Leave The Treestand At Home: 4 Scenarios To Hunt From The Ground

By Adam Parr

Growing up hunting the highly pressured state of Michigan, I pounded into my head that in order to kill big deer, I had to hunt from a tree. Not only that, it had to be the right tree in the perfect location and hung at least 20-25 feet off the surface of the Earth, or why even bother?

As the years go by and as I progress as a whitetail hunter, I’ve found that leaving the stand at home and hunting from the ground can be quite effective, given the right circumstances. I’ve also found it to be more enjoyable from the standpoint of hauling less gear into the woods, which saves time, energy, and likely, sanity. I cut my teeth in areas of high hunting pressure with small tracts of land and never in my wildest dreams would I have thought hunting from the ground would prove effective. Boy was I wrong. Once I was able to overcome “the treestand is the only way” mentality, it opened up a whole new world of deer hunting altogether.

Here are four scenarios to consider leaving the treestand at home and hunting from afoot.

Unknown Property or Public Land

Diving into an unknown area with a stand on your back can be both intimidating and frustrating at the same time, and this especially holds true for a morning hunt when entering in the dark. How many times have you walked into a spot you picked out on a map, only to be left with zero trees suitable for a stand? Unfortunately, I’m guilty of this more than I’d like to admit. I can't tell you how many times I was certain I would be able to find a tree, and the next thing you know 30 minutes has passed and I’m soaked in sweat as the sun peeks over the horizon. All of this chaos can be easily eliminated when you simply leave the tree stand at home. In addition to having a more enjoyable first hunt, hunting from the ground allows you to be more flexible in adjusting to real-time deer activity.

Tip: When hunting new property for the first time, treat it as a scouting mission, but with a bow in your hand and a tag in your pocket. This will help you cover more ground in a quicker manner and will keep you from getting hung up on potentially old sign.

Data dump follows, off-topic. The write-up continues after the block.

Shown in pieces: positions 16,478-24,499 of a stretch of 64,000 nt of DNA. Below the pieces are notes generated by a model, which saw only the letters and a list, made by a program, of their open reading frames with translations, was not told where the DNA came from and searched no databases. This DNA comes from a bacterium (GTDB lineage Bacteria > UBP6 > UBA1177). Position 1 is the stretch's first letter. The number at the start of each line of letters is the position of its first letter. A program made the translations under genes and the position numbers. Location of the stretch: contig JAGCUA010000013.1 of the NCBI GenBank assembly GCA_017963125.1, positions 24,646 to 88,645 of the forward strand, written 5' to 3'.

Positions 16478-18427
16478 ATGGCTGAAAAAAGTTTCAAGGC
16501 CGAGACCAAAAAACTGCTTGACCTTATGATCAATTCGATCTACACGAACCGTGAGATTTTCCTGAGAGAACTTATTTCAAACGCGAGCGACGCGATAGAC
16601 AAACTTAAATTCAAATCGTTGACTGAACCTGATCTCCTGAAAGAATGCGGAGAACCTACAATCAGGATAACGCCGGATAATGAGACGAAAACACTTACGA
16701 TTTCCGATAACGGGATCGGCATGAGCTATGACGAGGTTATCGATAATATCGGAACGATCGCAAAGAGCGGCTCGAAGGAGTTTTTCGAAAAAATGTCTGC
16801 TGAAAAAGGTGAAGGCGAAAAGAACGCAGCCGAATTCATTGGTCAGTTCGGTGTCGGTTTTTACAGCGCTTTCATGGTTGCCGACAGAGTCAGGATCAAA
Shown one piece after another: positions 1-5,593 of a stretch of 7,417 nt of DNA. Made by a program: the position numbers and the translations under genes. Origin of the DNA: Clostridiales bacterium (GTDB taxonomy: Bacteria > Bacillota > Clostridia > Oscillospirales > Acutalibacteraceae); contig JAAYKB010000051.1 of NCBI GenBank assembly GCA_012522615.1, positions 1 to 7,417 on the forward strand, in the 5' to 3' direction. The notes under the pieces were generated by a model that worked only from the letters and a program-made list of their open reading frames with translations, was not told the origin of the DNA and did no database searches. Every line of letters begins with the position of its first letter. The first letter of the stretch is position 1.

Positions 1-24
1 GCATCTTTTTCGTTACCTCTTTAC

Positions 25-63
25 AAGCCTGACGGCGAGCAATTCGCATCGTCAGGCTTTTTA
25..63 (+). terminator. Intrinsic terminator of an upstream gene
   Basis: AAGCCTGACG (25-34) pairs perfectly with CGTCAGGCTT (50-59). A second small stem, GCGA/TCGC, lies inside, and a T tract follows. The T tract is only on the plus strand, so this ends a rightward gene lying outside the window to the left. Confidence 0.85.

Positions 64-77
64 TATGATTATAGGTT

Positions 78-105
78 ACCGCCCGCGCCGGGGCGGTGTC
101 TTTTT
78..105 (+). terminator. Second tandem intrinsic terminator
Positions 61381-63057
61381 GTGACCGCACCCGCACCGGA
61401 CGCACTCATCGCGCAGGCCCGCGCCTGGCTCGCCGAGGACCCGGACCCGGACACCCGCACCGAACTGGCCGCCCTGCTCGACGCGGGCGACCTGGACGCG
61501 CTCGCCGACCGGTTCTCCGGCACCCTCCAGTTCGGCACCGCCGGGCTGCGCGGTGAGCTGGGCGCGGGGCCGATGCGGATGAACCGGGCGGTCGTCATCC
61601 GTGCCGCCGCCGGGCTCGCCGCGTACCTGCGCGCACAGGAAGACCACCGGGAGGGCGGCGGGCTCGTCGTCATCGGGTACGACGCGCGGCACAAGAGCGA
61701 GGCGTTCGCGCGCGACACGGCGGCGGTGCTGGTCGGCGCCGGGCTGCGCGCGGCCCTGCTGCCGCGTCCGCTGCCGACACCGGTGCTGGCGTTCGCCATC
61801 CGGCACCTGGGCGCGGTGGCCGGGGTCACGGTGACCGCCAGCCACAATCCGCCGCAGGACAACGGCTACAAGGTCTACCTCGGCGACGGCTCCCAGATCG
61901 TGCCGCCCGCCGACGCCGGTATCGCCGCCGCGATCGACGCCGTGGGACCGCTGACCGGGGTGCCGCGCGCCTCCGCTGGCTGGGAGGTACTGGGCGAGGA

Public lands can open up a whole new world of deer hunting opportunities for those who are willing to work for it. 

Public lands can open up a whole new world of deer hunting opportunities for those who are willing to work for it. 

Time Constraints

Often our time spent afield is limited, so it’s important to take advantage of every opportunity, even if it’s just for an hour in the woods. Too many times we are forced to stay on the couch when wind conditions are not ideal for a stand, while options are endless with a ground approach. With only an hour or two to hunt, setting up a “run and gun” treestand can waste precious time that you already don’t have.

Tip: If you’re hunting during the rut, get aggressive and move closer to doe bedding areas to catch a buck on his feet in search of a hot doe.

Open Country

When I first stepped foot onto Kansas dirt in pursuit of whitetails a few years ago, I was floored by the amount of trees (or lack there of) in the surrounding areas. Where could the deer possibly be in this barren landscape? I quickly realized that whitetails utilize every square inch of terrain, from open grass fields to wooded river bottoms with little predictability in their patterns. With this in mind, hunting from a stationary stand location can often leave you out of range and out of the game. Western states consist of open habitat, which means deer movement can be all over the board, so hunting from the ground gives you the ability to close the distance for a shot opportunity at a moment's notice.

Tip: Don’t overlook small patches of brush or weeds, even if it is surrounded by open terrain. Whitetails can pretty much hide anywhere, and they don’t require much for cover, so be sure to glass small pockets from a distance to uncover an overlooked big buck hideout.

 Finding whitetails in open country is much like searching for a needle in a haystack.

Finding whitetails in open country is much like searching for a needle in a haystack.

The Rut

As much as we love the high intensity action of the rut, it’s guaranteed to be filled with sporadic and unpredictable deer behavior. By this time of year, the patterns of early season are long gone and love is the only thing on a bucks mind. Hunting at eye level on the ground allows you to quickly adjust to a buck chasing a doe, or to make a move when the cards are in your favor.

Tip: Mix things up with a decoy and/or calling sequence during this time period. Move slowly but don’t be afraid to get aggressive when the conditions are right.

Take Risks and Have Fun

Hunting from the ground is not an end-all-be-all to your hunting strategy, but it should be part of it, especially when the scenarios above present themselves. Just because you have always hunted from a tree doesn't mean that you have to be confined to a 2x3-foot platform for the entire season. If anything at all, hunting from the ground is pure freedom from all of the baggage that treestand hunting requires, such as extra gear, noise, effort, and time. I encourage you to mix things up and get creative with your approach. Hunting from the ground may prove to be an effective tactic on a mature buck later this fall.

-Adam Parr is an outdoor writer/blogger who enjoys and supports all aspects of ethical hunting and conservation. To find more of Adam’s articles and content related to whitetails and western big game hunting, visit TransitionWild.com.